Any kind of internal feeder is better than an entrance feeder. They sell new gallon paint cans at Home Depot drill some 1/16th in holes in the lid and turn upside down on the top bars and use an empty hive body to cover it up. That makes a cheap easy feeder or you can do the samething with a mason jar.

    We have a very active bee club that meets the third Monday of the month. They also have a mentoring class the first Saturday of the Month. You can PM me if you want any more info on this.

  7. #7
    Join Date
    Mar 2013
    Location
    Jacksonville, FL
    Posts
    226

    Default Re: New, a few questions

    Quote Originally Posted by beepro View Post
    http://www.beesource.com/forums/show...438#post915438


    Ohh, in case you are not sure, put your bee hives in the shade at noon time to avoid the hot heat. Preferable in the early morning that they get the direct sun to heat up their hives faster. So morning sun and afternoon shade. A partial shade area should be best for you.
    This seems to be the most confusing. I was told today to keep them in the sun all day. This keeps the beetle out... But as you noted and as others have said, part shade. I'm not doubting you or the other bee keeper but it does make my head spin lol

    I guess I'm not the only one.

    http://www.beesource.com/forums/arch.../t-233971.html

  8. #8
    Join Date
    Mar 2013
    Location
    Jacksonville, FL
    Posts
    226

    Default Re: New, a few questions

    I'm new so I know very little but I have found that imitating what an animal lives in often works. Having said that I have seen a few bee hives in my life and all have been in shaded areas, inside a tree or in an old building, in the ground under cement etc... However I couldn't tell you what the health of the colony was or if it had pests so... I tend to agree with the partial shade.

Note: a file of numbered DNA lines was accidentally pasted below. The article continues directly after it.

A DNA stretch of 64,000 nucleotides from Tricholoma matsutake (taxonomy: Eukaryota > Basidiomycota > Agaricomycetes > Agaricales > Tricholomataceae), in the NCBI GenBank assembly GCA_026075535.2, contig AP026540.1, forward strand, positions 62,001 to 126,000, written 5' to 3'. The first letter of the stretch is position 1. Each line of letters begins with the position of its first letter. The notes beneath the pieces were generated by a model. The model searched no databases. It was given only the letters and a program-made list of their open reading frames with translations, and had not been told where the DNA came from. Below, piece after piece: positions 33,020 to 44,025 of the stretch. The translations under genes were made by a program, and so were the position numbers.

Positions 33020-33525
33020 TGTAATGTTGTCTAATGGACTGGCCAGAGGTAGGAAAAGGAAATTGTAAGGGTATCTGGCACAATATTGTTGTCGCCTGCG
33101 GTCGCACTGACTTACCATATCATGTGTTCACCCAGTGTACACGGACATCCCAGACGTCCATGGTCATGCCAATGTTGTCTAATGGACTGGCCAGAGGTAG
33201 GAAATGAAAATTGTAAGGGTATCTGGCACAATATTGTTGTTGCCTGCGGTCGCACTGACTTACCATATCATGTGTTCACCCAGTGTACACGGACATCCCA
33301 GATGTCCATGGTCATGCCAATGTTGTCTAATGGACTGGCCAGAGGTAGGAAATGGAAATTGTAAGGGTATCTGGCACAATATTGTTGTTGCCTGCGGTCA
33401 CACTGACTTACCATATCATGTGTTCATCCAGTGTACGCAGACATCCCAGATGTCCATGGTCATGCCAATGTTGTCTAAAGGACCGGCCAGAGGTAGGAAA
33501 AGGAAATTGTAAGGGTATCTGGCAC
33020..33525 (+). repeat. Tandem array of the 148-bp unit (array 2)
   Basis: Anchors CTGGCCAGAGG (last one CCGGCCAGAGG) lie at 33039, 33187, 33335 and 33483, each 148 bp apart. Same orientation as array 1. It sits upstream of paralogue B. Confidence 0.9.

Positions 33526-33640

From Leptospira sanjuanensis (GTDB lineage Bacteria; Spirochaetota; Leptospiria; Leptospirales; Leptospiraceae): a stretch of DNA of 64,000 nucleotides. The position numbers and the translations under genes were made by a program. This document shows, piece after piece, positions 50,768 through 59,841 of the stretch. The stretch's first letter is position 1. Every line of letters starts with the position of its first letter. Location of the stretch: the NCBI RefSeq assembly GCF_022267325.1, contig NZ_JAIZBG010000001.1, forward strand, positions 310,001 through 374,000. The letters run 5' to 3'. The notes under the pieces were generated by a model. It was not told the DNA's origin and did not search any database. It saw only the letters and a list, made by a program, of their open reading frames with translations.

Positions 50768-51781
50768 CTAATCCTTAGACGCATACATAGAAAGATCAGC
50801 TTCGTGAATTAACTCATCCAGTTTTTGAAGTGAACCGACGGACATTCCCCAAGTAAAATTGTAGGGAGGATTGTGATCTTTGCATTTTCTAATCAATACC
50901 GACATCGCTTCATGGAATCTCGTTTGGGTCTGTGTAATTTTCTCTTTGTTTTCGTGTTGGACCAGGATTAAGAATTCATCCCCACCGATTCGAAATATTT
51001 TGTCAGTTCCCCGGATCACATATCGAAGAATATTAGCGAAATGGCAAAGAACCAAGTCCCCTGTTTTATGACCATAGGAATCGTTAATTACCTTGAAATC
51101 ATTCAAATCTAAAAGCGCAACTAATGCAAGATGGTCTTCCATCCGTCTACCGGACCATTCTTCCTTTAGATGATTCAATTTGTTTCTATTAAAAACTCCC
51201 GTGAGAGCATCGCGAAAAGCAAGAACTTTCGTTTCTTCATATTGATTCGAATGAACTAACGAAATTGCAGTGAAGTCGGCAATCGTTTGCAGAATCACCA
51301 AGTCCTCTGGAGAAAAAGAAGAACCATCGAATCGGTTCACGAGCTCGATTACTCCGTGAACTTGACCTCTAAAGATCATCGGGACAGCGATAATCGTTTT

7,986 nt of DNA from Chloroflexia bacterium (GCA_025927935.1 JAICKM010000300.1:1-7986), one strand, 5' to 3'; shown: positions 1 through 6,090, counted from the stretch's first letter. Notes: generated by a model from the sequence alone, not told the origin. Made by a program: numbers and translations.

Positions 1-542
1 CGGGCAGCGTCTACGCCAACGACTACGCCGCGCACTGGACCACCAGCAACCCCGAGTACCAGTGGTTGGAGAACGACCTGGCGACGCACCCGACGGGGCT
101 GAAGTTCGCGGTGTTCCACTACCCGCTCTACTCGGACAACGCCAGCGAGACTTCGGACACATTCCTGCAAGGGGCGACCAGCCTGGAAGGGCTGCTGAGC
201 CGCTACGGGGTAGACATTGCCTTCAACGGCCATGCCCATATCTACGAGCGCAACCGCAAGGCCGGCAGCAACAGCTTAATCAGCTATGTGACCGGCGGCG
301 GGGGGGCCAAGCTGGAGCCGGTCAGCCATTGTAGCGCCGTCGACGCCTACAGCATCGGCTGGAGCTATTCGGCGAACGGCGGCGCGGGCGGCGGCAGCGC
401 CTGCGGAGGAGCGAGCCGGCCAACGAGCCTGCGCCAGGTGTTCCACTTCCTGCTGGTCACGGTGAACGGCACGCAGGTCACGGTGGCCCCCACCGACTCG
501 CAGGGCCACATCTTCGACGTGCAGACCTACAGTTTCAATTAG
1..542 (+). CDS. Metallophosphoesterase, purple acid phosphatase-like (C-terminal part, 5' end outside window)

9. #9
    Join Date
    Dec 2012
    Location
    Sacramento, CA, USA
    Posts
    1,583

    Default Re: New, a few questions

    trance, I am new too. But I have been thru many issues and problems within my 8 months of beekeeping. I'm still experimenting right now with them. Because with either luck or good fortune, our beekeeping experiences are very different from one another. We can only share our experiences that we had learned from and went thru with beekeeping. Still, you have to go thru yourself just for the fun of it as well for the experiences. Then the next time when others asked you this question you will be equips with an answer. But this answer is all 100% based on your own experiences despite what others had said. They all had different experiences with answers because beekeeping is location specific as well what pests are in your area. I'll bet if you put your hives next to mine under the partial shade tree with the morning sun, they will do quite well. Now to test this theory, I have 3 hives in the partial shade and 2 hives in the full sun area. The full sun ones tend to fan more while the hives in the shade tend to collect more. The full sun not as active because they are too busy fanning to keep the hive cool. Every afternoon I have to open the top cover to cool them down. Afraid they might get too hot inside to kill the broods. However, the shade hives are more active to forage. This is 70s in the spring time now. Imagine all summer at 100 plus here. I had put 2 hives under a shade tree 100% all summer long last year. Everyday was 100 plus. They produce very well with lots of bees and honey harvest. I had lots of videos to show this set up as well. But the ants got to them all my fault.